As a resident tutor at Harvard, I get tagged to help students prepare for all sorts of things. Giving mock interviews is my favorite student service. Firstly, I honestly believe that students who master this form of conversation will be better prepared to navigate the system after graduation. And that’s important to me. Plus I love playing the part of a disinterested panel member who mercilessly questions a student about deeply meaningful issues. As a bonus, I usually learn something new about my student and the world in the process. Earlier this spring one student asked me to quiz her before an interview for the Women’s Leadership Award. (Sadly, she didn’t get it.) It was my job to ask difficult but thoughtful questions as a representative of the liberal left to a self-proclaimed traditionalist from way over on the right. And so I did.
I started off with what I thought was a low-ball question, “How has your leadership advanced, strengthened or otherwise benefited the causes of women on campus?” After a few long pauses, I reframed the question. “What is feminism and how is your leadership aligned with your definition?” Now I should admit that I have no formal training in women or gender studies, or, for that matter, in any other field that qualifies me to judge her response with any authority. I was just genuinely curious to know her answer and thought her interviewers might be interested, too. So I wanted her to have an answer ready at her fingertips for the real thing. But when she started to define feminism in terms of women, I thought her description might be too limiting.
As I see it, feminism is a misnomer. The field studies the general mechanisms of oppression and societal priority and, if done well, tries to figure out how to redirect and/or obliterate those forces. Without knowing anything about them, I’d say the same goes for African American studies, queer theory and the like. They might differ in the details, but the spirit is the same. That’s why WGS departments routinely host courses on masculinity, reality TV, urban sprawl, colors, and boats. The point is to figure out what society thinks is important, how those prioritizations are implemented in daily behavior, what the consequences of those choices are, and then to do something about it if necessary. Each of us makes lots of choices everyday—from what to eat, where to be seen, what to wear, and who to smile at—and all of those choices communicate information. Consequently, we should rename women, gender, and sexuality studies to something more general, less political, and more honest. How about ‘social dynamics‘ or ‘advertising’?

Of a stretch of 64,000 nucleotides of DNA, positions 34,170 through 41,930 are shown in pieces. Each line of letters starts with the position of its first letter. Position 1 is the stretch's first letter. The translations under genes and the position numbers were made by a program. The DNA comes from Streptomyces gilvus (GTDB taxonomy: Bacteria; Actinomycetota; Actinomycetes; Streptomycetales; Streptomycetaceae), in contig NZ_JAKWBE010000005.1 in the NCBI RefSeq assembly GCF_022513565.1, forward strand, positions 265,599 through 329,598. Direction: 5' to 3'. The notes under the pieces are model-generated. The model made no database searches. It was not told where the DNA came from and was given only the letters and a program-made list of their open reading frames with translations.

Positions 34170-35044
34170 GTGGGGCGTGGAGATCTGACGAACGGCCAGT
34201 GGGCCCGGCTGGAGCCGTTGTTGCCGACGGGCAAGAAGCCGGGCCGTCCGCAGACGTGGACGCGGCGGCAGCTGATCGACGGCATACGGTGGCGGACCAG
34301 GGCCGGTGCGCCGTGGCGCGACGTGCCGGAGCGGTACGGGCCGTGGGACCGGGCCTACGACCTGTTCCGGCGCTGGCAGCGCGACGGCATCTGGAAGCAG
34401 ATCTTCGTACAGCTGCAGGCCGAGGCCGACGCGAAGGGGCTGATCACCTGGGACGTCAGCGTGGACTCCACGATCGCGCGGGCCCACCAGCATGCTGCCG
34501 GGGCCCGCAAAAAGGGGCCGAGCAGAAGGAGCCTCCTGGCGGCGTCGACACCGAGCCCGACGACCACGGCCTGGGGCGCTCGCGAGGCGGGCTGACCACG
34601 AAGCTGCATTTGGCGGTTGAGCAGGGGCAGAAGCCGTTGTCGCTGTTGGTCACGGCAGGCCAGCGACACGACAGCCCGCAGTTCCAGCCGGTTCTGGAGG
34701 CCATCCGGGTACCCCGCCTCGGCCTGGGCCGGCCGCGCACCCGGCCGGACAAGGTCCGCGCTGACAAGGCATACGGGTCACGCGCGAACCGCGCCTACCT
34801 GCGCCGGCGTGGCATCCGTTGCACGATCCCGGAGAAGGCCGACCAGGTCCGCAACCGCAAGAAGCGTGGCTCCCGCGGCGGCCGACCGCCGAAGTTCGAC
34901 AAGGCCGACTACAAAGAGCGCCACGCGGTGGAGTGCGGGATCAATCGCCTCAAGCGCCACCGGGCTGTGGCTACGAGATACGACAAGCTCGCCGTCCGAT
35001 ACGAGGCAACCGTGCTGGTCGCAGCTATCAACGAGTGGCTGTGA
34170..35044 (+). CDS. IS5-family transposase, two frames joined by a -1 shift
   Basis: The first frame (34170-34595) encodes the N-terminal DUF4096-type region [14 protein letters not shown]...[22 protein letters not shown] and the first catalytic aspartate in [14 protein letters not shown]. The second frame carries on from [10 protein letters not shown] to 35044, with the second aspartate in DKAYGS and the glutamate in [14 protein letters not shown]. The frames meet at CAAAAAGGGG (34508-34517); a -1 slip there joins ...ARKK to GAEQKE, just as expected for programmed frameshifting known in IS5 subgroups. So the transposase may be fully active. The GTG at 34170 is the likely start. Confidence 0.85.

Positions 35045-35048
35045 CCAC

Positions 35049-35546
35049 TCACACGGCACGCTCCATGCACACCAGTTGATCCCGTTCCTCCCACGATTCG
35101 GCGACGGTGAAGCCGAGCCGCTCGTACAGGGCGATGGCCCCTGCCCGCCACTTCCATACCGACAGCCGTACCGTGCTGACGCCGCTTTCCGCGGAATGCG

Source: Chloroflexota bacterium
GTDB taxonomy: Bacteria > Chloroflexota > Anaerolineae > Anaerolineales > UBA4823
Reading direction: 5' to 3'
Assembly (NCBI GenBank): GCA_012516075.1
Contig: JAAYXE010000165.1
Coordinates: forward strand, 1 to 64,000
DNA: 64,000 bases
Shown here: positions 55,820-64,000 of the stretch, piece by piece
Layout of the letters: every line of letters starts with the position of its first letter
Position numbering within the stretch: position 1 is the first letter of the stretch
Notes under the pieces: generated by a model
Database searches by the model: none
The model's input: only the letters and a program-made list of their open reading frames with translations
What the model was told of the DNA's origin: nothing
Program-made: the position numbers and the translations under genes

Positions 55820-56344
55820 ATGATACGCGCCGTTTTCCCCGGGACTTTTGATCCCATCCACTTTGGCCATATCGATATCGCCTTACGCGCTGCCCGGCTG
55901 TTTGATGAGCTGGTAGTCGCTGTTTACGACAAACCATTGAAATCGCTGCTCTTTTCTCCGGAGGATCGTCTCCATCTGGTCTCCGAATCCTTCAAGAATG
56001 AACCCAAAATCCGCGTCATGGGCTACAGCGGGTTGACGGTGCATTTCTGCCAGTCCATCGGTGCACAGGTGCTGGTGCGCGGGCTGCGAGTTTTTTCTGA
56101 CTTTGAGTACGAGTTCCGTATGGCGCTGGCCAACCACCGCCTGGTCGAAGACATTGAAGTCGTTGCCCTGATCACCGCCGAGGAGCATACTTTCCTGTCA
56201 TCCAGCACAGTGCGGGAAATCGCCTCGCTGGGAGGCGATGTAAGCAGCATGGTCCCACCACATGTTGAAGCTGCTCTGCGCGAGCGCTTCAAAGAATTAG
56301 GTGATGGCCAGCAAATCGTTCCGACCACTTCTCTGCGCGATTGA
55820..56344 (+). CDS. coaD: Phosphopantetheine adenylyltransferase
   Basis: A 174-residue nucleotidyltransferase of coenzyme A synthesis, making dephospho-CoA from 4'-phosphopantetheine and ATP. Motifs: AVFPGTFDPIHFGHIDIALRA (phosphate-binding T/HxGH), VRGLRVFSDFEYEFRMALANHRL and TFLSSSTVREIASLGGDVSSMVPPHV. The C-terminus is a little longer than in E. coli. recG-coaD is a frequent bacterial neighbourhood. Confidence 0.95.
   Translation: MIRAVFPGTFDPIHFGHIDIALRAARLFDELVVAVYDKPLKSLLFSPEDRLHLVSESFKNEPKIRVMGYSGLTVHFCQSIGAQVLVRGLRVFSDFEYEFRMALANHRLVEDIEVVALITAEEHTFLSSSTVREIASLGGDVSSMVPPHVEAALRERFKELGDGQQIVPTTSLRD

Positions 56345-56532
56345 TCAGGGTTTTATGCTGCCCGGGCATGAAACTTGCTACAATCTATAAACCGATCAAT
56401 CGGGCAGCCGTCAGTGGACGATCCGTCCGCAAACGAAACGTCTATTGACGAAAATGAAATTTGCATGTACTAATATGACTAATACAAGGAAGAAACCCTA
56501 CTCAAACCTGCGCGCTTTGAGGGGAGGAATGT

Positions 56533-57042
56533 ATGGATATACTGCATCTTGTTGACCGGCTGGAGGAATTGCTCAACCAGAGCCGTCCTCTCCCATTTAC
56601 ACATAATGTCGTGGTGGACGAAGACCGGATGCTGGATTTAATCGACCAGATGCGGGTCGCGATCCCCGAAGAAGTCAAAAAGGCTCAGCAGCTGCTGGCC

Because it deals with the fundamental question of how large groups of people value things in society, gender theory is widely applicable wherever large-scale disparate treatment exists. Since taking that course this winter at the Ed School, I’ve decided that urban education tries to tackle fairly identical problems. Our urban public schools are flooded with poor students of color, while their privileged white (putatively all-male) counterparts escape to a protected life in the suburban lands of milk and honey. How did this happen; how can we fix it; and what do those questions even mean?
The rhetoric in class focused largely around some vague thing called privilege. As far as I can tell, privilege in this context amounted was code for having money and the things that money can buy. And there’s compelling evidence that at least some differences in education are simply a matter of money. The international PISA test results are pretty damning when disaggregated by poverty rate. It goes without saying that the physical conditions of many urban schools are deplorable. What these kids endure is heartbreaking, criminal. But to write off the problem to a matter of resource allocation is lazy, a little self-righteous, and doesn’t help kids. What’s money good for if you can’t keep it? The staggering poverty of some former NFL players provides a good case in point. What we need is to think carefully about the systems that generate and maintain wealth for some but not others. As a clumsy first step, we need to unpack that elusory notion privilege.